Part One may be found here.
Modern study in much of the Liberal Arts and Humanities rewards students for a certain type of answer. I hear conservatives shouting in the background "Liberal answer! It rewards a liberal answer!" That may be one common effect, but I think the liberalism comes late in the process. Before it rewards any political leanings, it rewards a leaning to abstraction, even at the expense of accuracy.
I don't think this occurs of necessity in the humanities, but the temptation is always there. The student is rewarded for making connections between ideas, e.g. s similarity of values of the Renaissance and the Reformation, or of seeing behind the traditional facts to deeper forces. Students are trained to look for economic issues behind cultural conflicts, or cultural issues behind economic conflicts. The author's upbringing or sexual preferences are fair game for understanding both fiction and nonfiction writing. Issues of social class or personal pathology are believed to drive issues of politics.
These skills of seeing behind and making associations between superficially unrelated ideas are much prized in the liberal arts, as well they should be. They are also prized in the sciences, but with one major, and crucial difference: in science (and a few disciplines in the humanities), these skills are regarded as tools for finding useful answers. In the humanities, they are regarded as ends in themselves. The sciences start with the simpler information and seek to learn if more complex interrelations are valid. The Sociology major is taught to leap immediately to the complex and try his wings at seeing what others may have missed.
Looking for truth is not the same thing as actually finding it.
I write this as a long-past Theatre & Speech major (at William and Mary, we preferred the pompous spelling) who nearly switched to Medieval Lit at the end. Since then I have read much of history, psychology, and culture, somewhat less of philosophy, economics, and anthropology. The little I have encountered indirected from sociology or women's studies suggest that the phenomenon is even pronounced there. I am fairly confident in my assertion that in these disciplines as currently constituted, there are few natural checks on great-sounding theories that have little basis in fact. Getting it right is a secondary, or even tertiary issue for many. It is considered much more enlightened to note the phallic nature of weapons in literature and write endlessly on their psychosexual meaning than it is to note that a sword is a pretty effective weapon, and those tribes which adopted breast-inspired weapons seem to have been eliminated from the gene pool. Rather rapidly, I would guess.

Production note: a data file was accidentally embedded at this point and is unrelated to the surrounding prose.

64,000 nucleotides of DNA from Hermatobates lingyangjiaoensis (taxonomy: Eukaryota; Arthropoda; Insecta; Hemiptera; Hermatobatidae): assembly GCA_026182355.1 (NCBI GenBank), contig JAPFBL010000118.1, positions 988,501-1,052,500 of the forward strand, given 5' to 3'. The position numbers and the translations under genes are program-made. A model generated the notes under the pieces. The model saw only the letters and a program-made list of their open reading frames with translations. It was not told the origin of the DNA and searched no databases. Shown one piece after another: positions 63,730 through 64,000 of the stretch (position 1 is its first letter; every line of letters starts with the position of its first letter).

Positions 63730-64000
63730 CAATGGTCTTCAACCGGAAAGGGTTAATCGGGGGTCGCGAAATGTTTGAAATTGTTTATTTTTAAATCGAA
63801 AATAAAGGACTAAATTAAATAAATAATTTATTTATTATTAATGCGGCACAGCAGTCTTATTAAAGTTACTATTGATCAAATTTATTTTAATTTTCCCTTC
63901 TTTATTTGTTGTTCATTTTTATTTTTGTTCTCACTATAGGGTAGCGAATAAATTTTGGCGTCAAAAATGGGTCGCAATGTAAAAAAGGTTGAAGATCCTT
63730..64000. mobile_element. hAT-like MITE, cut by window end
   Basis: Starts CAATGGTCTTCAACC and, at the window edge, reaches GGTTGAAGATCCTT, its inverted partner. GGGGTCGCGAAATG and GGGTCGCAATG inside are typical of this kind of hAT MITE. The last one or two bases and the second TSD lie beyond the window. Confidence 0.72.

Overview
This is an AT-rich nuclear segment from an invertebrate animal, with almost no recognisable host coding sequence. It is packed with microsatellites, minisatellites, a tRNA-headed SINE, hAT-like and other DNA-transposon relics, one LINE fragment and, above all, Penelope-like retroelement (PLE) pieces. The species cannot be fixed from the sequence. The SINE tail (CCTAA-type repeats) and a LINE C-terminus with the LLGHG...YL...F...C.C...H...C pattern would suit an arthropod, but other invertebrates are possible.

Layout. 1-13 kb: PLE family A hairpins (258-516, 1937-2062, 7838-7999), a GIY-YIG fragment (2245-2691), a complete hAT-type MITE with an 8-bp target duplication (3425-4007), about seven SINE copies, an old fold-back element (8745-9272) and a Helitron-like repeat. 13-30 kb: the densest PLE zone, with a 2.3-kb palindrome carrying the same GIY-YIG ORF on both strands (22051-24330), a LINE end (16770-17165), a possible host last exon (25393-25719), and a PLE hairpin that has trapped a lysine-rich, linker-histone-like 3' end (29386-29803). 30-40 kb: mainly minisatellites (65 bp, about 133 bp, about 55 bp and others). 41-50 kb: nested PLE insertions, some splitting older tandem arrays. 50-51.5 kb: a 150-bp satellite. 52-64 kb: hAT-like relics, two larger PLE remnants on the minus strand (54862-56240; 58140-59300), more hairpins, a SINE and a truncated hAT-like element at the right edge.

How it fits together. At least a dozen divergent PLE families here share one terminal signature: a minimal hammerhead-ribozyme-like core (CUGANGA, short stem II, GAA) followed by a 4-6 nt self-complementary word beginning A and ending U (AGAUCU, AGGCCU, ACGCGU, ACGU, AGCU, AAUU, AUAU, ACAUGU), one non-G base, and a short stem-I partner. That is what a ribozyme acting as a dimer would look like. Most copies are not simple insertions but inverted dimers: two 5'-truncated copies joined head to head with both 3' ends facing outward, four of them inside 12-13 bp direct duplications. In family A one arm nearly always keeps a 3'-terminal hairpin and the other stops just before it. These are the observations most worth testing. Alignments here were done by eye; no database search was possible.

The humanities student is rewarded for statements that are plausible, well-constructed, observant, interesting, adventurous, and creative. Seeing things in a new light, and making due obeisance to prevailing values of the academy, showing that you have read the proper authorities and are familiar with their concepts goes a long way to being considered a Smart Person - which is the reward you're looking for. None of these things is bad. They are simply not in their proportionate place. They are tools to learning, they are not learning itself.
In translation, there is a bottom line: does this result in improved communication and understanding? In technology there is a bottom line: does the thing do what it's supposed to. Economics has a more avoidable bottom line, but ultimately someone can always push the question: did more people eat, or have jobs, or buy microwaves? In history, the bottom line which reasonable people think should be there has in fact vanished in some circles. Does this give us a clearer understanding of what actually happened is no longer the point, as "what actually happened" is regarded as an invalid concept, so dependent on the class, politics, and power of the speaker as to be of little interest. Of more interest are the values of the speaker, and how he imposes his interpretation on society.
Decide for yourselves. What political views will this reward system for a certain class of young adults do to their politics?